Throughout the American West, crop irrigation is the dominant consumptive use of water, and many farming operations are mostly, or entirely dependent on groundwater for irrigation. While widespread availability of groundwater has allowed agricultural economies to develop in otherwise arid regions, groundwater withdrawals have outpaced natural aquifer recharge throughout much of the twentieth and twenty-first centuries. As water tables decline in elevation, the cost of pumping groundwater increases, as water must be lifted further to the surface. Further groundwater decline is driving the need to improve existing well infrastructure at significant cost. The alternative is seeing wells run dry and farming diminish in many regions.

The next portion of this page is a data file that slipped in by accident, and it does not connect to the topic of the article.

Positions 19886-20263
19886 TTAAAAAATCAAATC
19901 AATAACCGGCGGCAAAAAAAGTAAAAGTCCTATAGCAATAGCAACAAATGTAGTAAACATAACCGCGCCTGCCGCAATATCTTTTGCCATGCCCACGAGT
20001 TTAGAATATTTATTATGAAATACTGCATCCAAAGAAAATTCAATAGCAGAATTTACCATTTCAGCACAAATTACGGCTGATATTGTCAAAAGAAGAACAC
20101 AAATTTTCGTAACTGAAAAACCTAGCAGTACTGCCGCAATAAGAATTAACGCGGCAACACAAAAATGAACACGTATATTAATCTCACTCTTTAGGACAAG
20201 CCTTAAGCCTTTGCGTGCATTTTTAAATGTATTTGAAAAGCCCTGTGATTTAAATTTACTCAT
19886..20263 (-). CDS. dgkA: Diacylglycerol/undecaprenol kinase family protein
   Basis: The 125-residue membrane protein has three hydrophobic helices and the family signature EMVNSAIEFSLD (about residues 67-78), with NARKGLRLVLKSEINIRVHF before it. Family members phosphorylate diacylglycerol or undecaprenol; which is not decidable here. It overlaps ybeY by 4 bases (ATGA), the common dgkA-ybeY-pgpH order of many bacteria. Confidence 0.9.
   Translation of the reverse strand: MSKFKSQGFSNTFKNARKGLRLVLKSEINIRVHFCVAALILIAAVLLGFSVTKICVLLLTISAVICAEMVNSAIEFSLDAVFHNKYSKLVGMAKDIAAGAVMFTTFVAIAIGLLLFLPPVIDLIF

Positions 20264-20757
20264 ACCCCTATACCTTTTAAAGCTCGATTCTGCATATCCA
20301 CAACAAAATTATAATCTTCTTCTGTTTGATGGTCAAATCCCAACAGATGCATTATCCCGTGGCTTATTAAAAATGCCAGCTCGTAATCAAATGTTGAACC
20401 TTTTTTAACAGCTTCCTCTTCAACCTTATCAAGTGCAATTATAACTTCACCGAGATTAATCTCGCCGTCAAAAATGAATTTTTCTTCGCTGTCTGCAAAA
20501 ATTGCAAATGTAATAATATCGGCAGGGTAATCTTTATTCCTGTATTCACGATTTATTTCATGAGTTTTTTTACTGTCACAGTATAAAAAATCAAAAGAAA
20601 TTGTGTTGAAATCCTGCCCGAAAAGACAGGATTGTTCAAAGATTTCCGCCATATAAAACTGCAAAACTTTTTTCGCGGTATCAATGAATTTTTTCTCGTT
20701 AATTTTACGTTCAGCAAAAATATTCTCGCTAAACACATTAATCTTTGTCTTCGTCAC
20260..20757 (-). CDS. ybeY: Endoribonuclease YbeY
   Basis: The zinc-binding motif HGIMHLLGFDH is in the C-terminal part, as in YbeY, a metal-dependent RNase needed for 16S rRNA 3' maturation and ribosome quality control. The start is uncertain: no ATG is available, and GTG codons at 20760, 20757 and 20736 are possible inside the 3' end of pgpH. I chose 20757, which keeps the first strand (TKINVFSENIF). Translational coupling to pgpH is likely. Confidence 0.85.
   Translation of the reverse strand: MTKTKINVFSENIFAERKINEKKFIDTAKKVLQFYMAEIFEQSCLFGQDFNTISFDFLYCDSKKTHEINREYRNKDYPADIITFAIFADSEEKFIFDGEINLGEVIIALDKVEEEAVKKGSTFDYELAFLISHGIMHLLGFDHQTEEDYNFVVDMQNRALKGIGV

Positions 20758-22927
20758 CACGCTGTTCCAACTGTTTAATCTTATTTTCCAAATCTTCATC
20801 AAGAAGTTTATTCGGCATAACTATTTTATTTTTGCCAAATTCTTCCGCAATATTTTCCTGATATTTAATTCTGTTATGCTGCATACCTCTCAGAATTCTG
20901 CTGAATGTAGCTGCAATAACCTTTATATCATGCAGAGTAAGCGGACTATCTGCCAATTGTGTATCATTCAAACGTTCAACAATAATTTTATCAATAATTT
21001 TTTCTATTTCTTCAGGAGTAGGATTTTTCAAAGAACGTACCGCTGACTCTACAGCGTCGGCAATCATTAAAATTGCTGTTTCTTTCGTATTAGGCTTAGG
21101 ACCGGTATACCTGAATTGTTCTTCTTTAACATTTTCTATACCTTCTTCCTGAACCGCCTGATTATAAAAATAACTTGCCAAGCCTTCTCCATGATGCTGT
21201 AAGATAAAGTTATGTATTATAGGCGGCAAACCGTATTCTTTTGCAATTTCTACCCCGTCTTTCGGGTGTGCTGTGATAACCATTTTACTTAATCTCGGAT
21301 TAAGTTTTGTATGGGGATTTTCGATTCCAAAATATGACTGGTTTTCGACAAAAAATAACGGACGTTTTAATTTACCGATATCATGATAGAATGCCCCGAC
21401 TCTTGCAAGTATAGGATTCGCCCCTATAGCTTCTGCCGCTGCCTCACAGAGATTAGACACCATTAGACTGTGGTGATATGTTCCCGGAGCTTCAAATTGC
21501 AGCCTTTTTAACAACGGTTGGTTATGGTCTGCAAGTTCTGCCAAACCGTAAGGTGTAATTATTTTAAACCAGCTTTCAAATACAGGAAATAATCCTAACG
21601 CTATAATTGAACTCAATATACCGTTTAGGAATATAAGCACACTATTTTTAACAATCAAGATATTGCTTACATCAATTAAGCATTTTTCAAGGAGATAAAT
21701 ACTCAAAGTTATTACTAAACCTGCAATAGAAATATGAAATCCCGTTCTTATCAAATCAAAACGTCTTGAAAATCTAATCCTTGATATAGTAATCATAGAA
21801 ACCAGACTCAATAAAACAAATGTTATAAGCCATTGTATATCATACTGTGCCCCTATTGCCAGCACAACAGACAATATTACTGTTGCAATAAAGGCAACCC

This study seeks to model the climatic and economic factors that contribute to farmers’ water use decisions in central Arizona, a region that has been historically dependent on groundwater to satisfy the water demands of agriculture, urban expansion, and heavy industry. Today, the area’s water needs are met by a combination of groundwater and Colorado River water delivered through the Central Arizona Project. The modeling approach presented is applicable to a wide range of agricultural communities that have some level of dependence on groundwater for irrigation. Models of how agricultural water use decision making is affected by various climate, hydrologic, and economic factors are useful to those concerned with the impact of groundwater levels on aquifers, local economies, and ecosystems.